This means that once something is settled, moderates don’t like reopening it, which can be a problem for certain positions. Trying to deny something will always be at a disadvantage when compared to allowing something. Let me us the analogy of a child asking for a toy to demonstrate how.

If a child asks for a toy, and you say “No”, if someone later convinces you that you should have you would then give it to them or give them something equivalent to that later. Also, presumably you had a reason to not give it to them, but that reason depends on that context, so they can ask for it later hoping that the circumstances have changed. Thus, in this case they can just keep asking and asking and asking until they get it, either because they convince you, circumstances actually change, or you just get fed up with their asking and just give it to them to shut them up.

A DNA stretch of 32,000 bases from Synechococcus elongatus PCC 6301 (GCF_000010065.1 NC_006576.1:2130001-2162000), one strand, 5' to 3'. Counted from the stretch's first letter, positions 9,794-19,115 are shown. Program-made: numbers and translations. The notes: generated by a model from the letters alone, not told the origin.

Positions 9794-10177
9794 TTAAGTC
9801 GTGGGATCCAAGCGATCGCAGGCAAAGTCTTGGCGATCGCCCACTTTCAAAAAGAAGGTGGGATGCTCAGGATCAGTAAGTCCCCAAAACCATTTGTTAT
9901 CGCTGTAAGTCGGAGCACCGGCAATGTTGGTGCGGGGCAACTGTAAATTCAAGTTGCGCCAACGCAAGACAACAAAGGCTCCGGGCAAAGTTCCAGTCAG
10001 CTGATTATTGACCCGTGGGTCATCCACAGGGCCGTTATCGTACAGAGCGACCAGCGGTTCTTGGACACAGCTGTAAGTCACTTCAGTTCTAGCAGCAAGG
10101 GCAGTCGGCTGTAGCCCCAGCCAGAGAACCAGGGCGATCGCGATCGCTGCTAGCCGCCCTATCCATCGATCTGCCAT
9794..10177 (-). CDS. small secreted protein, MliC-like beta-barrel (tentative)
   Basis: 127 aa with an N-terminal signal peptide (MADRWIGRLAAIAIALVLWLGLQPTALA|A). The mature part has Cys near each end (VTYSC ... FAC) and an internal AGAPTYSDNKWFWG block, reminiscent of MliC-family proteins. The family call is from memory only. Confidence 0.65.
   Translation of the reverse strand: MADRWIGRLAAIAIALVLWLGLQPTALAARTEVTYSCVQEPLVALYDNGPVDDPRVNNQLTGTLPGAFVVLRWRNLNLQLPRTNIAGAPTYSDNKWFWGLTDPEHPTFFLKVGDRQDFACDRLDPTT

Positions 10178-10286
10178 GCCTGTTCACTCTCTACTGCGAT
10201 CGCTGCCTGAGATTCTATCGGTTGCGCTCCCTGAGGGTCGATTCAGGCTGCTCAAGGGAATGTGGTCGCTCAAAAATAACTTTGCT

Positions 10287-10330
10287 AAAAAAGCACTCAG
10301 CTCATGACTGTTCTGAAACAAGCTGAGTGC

Now, imagine that you give the child the toy. Since they get the toy, so they stop asking for it. If someone comes along later and says that they shouldn’t have had it, unless the consequences are dire — the child will choke on it, for example — you are far more likely to just say “What’s done is done, and we can deal with the negatives later”. Moreover, it would seem to be a bit mean to take the toy away from them while they’re happy that they have it and are happily playing with it. So you’d need to have incredibly good reasons to take that toy away before you’d do it.

Thus, advocating for something will always have an advantage over advocating against something. So, for example, it’s not likely that moderates will support completely overturning Roe vs Wade, but adding in extra restrictions and protections might, in fact, gain some traction with them.